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Is Responsible Research Really Good for Business and Society?

  • 1.  Is Responsible Research Really Good for Business and Society?

    Posted 06-27-2022 09:52
    Dear OB Division colleagues, 

    Do you have interest in the Responsible Research in Business and Management (RRBM) movement? What's your view on the RRBM's principles? We invite you to read these thought-provoking essays and offer your views on this virtual debate, dialogue, and discussion on this Connect platform through "Reply to Group".

    The Journal of Management Studies (JMS)'s Point-Counterpoint (PCP) focuses on the roles of scholarly research in addressing problems that are significant to both business and society. 

    The topic of this new PCP is on the promises and pitfalls of the Responsible Research in Business and Management (RRBM) movement. It features an introduction and three essays -- and all four essays are 'Open Access':

    • Introduction by Gideon Markman) titled "Will Your Study Make the World a
      Better Place?" provides a critical assessment of potential pitfalls with the RRBM movement.
    • Point essay by Anne S. Tsui & Peter McKiernan, titled "Understanding Scientific Freedom and Scientific Responsibility in Business and Management Research" explains why and how responsible research needs both scientific freedom and scientific responsibility to realize its potential of producing both credible and useful knowledge for a better world.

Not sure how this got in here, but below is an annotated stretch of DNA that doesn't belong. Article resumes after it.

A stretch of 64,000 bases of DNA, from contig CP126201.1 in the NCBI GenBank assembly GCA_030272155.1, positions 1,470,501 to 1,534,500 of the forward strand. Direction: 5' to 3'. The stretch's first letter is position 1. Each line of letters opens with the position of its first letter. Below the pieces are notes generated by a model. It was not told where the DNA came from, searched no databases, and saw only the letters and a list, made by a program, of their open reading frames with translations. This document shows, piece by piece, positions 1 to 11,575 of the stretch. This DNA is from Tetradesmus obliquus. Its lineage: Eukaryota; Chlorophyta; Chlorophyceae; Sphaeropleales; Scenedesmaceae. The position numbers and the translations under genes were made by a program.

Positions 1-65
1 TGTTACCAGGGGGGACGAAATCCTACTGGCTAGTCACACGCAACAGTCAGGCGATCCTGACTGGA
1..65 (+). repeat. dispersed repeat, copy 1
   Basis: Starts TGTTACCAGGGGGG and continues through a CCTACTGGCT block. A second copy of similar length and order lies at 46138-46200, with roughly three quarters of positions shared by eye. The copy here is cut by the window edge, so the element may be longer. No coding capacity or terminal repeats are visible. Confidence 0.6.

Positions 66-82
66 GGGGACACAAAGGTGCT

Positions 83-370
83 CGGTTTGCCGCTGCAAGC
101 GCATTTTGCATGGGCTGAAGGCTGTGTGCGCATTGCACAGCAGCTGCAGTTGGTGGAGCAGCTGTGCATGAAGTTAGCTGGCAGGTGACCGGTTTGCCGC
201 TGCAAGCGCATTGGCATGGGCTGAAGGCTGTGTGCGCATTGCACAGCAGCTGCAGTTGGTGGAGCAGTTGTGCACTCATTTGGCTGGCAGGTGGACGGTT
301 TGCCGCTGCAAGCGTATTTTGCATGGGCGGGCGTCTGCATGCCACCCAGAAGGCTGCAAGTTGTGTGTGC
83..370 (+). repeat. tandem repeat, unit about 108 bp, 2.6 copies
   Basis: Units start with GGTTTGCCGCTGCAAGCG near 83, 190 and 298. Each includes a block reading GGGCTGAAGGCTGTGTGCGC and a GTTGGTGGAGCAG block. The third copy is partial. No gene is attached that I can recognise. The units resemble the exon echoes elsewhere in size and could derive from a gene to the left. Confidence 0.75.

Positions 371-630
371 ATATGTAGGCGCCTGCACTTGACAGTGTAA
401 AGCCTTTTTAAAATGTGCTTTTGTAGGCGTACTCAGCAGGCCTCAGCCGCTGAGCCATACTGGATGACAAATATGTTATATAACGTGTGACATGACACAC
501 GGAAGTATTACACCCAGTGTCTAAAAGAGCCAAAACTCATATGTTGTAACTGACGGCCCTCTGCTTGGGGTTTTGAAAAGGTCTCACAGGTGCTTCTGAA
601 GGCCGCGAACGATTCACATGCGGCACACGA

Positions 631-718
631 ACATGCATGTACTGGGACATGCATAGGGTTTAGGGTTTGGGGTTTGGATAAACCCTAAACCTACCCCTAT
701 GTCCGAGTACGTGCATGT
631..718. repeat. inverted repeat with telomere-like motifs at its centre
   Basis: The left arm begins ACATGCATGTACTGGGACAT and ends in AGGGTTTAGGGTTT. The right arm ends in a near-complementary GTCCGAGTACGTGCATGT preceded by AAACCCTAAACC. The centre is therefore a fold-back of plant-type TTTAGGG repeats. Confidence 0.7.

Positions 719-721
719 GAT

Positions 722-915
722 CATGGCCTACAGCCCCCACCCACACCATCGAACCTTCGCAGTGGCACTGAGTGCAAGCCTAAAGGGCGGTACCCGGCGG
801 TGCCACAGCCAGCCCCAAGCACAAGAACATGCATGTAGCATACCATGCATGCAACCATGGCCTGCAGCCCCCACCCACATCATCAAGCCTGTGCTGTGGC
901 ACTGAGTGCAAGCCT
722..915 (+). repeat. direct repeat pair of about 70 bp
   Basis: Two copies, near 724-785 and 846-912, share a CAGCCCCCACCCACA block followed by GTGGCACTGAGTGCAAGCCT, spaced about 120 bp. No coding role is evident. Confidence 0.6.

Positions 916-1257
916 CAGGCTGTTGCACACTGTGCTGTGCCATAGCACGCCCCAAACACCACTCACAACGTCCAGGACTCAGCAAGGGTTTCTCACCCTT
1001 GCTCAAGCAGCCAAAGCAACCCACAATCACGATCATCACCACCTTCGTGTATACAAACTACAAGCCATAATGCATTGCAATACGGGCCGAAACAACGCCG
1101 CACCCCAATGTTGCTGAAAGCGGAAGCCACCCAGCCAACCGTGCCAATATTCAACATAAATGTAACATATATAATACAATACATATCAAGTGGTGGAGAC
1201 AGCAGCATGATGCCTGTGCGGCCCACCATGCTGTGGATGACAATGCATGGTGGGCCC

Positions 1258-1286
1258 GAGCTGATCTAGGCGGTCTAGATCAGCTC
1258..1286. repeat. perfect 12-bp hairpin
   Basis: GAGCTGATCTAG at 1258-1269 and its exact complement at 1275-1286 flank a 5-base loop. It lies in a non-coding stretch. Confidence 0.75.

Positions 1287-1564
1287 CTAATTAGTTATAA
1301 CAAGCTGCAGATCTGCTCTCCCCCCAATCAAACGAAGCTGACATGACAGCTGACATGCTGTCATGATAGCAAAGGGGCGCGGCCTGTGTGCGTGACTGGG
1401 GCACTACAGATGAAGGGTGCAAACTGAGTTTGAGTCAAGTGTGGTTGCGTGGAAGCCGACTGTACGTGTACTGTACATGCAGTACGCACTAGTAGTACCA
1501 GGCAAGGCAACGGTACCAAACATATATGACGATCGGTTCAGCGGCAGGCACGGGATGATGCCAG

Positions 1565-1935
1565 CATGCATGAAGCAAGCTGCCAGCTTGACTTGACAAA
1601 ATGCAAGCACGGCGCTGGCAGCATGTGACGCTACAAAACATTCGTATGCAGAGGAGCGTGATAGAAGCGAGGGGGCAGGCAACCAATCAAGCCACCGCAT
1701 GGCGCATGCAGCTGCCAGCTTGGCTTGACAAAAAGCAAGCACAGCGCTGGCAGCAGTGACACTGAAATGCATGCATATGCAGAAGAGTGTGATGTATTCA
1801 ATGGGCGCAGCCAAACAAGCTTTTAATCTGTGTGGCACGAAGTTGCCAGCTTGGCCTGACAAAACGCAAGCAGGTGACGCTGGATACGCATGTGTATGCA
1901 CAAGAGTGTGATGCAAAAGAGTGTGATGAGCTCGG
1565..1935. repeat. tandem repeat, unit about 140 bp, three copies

• Counterpoint 1 by Herman Aguinis, Estelle E. Archibold, & Darryl B. Rice, titled "Let's Fix our Own Problem: Quelling the Irresponsible Research Perfect Storm", identifies solutions to narrow the research-research gap – disconnect between our research ideal and our research practices.
    • Counterpoint 2 by Donald S. Siegel, titled "Two Cheers for RRBM, Pasteur's Quadrant, and an Application of RRBM to the Commercialization of Science and Technology Transfer", applauds the use-inspired research aspect of RRBM and its emphasis on scientific rigor, but cautions against RRBM's emphasis on "social" problems, at the expense of more central business problems.

    We look forward to your reflections and contributions to this "debate, dialogue and discussion" on the promises and challenges of RRBM. Is it really good for business and for society?


    Gideon, Anne, Herman, and Don

    Anne Tsui
    Arizona State University and University of Notre Dame, USA
    Peking University and Fudan University, China
    Co-founder, RRBM